This viewpoint is also a key area for expressing some scalability strategies for the system. Scaling typically involves the addition of processing nodes. Just how the nodes of the system are arranged and how they would be altered to meet the system's scalability requirements is a core focus of this viewpoint.
This viewpoint might also refer to development environment issues, such as shared libraries, namespaces, and compiler and tool configurations. This might even extend to coding or naming conventions. For example, the EJB 1.1 specification requires certain naming conventions for property GET and SET methods. These conventions are required for Enterprise JavaBeans to work properly in standard containers. Similar conventions might be employed on projects developing in-house tools or postcompilers.
The final element of this viewpoint is the class and component implementations or source code. Because this is an architecture document, it obviously doesn't mean that the entirety of the system's source code is included. The system itself hasn't even been constructed yet. Instead, only key source code exemplars are necessary for the architecture document. These might include standardized ways to provide class GET and SET methods, handle variable association multiplicities0..n associationsor acceptable sorting algorithms.
The test viewpoint is considered a companion viewpoint because its artifacts play a special role in the development process. That role is to provide feedback to the development team and stakeholders. In its purest form, the results of the test workflow provide quality and performance measures of the evolving system against the system's requirements. The practical reality is that a well-integrated testing team will evaluate not only any distributable part of the system but also any artifact produced in the process.
In one of my earliest consulting experiences, I had the opportunity to work with a top-notch test engineer. The organization not only managed to find such an excellent individual but also had the foresight to ensure that this person reported directly to executive management, bypassing the project manager. This organization was serious about quality. Because testing was involved very early in the process, many of the requirements artifacts were reviewed with an eye toward their eventual use downstream by the testing team. This eliminated many ambiguities that might have had to be resolved when the testing occurred. The test engineer's influence also extended into other areas of the project's artifacts, such as coding, user interface, and design standards.
When an architect expresses an application's test viewpoint, the expected testing strategies and frameworks are included. This viewpoint essentially outlines the requirements for the creation of the test plan, which is the formal document that describes the purpose and the goals of the testing effort and outlines the team's strategies and scope. In the architecture document, the scope and the general strategies for testing are explained.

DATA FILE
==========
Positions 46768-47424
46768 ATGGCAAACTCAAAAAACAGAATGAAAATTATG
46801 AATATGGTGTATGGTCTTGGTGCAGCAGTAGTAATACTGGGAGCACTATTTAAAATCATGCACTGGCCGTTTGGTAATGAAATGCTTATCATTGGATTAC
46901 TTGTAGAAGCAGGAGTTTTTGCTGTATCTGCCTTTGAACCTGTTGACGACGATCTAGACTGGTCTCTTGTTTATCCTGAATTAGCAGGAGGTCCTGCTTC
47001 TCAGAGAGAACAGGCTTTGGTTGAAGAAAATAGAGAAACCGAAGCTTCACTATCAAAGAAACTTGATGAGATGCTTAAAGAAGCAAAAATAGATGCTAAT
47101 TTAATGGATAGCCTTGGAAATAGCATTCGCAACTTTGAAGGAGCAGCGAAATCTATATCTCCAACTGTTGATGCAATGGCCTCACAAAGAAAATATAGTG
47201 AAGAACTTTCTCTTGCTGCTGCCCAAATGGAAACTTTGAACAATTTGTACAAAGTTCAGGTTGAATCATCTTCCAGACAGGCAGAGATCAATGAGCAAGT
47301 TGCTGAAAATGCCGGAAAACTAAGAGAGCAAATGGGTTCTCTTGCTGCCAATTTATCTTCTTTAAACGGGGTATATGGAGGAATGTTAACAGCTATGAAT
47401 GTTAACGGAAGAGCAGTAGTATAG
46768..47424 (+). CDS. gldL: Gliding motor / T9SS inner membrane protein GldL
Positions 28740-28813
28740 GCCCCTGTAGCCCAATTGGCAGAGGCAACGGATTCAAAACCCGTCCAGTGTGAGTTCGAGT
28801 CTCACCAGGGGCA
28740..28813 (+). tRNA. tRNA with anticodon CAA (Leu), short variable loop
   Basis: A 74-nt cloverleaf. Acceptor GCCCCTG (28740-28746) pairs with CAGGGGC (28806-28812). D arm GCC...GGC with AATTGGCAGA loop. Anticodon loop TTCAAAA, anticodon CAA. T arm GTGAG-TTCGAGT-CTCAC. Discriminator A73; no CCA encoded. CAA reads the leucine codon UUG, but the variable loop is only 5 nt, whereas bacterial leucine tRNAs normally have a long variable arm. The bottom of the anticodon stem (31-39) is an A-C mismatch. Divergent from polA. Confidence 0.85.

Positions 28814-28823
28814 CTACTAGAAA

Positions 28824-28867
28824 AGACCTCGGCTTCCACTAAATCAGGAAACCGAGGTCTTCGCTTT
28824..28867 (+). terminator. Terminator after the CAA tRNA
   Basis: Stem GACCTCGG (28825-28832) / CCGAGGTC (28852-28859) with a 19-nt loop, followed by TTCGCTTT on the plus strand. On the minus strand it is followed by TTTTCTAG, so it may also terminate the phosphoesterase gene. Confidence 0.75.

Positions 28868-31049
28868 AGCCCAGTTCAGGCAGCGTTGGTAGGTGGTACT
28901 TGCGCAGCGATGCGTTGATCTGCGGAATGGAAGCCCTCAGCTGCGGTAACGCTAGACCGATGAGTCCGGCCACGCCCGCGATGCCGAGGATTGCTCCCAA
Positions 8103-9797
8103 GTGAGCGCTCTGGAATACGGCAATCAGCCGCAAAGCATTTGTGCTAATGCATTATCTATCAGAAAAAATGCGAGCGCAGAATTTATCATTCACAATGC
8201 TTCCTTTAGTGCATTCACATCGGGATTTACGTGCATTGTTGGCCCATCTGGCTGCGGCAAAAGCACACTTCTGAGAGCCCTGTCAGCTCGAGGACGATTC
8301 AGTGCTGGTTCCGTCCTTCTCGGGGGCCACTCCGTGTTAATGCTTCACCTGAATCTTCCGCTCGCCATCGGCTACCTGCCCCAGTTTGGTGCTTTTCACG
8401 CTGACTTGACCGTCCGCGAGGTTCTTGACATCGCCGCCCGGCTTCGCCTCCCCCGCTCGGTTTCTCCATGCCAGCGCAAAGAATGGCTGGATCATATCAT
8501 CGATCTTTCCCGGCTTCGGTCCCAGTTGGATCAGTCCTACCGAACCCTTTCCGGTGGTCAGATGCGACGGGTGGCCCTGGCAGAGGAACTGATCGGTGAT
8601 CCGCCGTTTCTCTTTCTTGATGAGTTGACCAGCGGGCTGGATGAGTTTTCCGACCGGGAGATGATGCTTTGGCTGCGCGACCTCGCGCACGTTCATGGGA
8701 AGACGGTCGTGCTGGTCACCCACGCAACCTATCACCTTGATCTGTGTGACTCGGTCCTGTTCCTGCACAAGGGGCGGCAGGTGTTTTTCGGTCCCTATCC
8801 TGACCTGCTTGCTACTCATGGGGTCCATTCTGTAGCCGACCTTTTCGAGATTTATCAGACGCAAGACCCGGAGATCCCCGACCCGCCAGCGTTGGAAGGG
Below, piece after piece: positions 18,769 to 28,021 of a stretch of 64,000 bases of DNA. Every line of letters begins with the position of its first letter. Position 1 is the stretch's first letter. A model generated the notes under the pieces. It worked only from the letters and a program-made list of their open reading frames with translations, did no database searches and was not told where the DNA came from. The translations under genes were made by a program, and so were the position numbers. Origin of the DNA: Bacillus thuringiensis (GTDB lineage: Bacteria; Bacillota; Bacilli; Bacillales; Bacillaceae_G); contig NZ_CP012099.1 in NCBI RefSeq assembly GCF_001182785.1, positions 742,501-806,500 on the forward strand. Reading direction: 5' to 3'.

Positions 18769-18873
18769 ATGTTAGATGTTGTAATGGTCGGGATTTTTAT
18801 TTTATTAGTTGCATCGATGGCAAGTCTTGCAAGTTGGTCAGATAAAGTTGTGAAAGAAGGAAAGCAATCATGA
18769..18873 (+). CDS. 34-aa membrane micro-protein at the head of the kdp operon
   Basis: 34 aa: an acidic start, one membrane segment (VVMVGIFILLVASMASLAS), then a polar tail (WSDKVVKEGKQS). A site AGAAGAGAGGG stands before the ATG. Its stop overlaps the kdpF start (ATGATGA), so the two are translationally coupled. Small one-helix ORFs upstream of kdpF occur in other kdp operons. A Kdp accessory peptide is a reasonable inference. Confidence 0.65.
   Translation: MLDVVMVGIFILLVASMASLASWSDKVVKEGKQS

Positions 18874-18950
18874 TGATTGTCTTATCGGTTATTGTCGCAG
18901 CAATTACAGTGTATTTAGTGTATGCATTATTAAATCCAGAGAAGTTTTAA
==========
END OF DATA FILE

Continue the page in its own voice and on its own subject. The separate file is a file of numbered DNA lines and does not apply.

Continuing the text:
Of particular importance to Web and Internet applications is the scope of testing Internet-specific features. Delivering an application on the Internet is more than connecting a server to the Internet. Ensuring that the system meets the needs of the users might involve testing things outside of the scope of the organization's control. For example, some ISPs perform automatic page caching, and many organizations have firewalls that limit certain kinds of network traffic. The testing team needs to have a strategy for addressing and identifying these things outside the influence of the development team.
Because only one system is being developed and all the views and viewpoints in the system's architecture describe this one system, the mappings among the views can provide significant architectural information. A mapping is the connection of one element in a view to another element(s) in another view. Some of these mappings are rather common and exist outside the architecture document. For example, use case realizations are a modeling element in the logical analysis model: design viewpoint. They express a use case's dynamic behavior in terms of analysis model objects.
Most of the valid mappings have been described with UML «trace» dependencies in the artifact set diagrams of Chapter 6. Their significance in the architecture document is that they enable conceptual connections among the views. Highlighting important mappings in the architecture document might fill some conceptual gap that would make understanding the system's architecture easier.
Overview of Modeling and Web-Related Technologies
Building Web Applications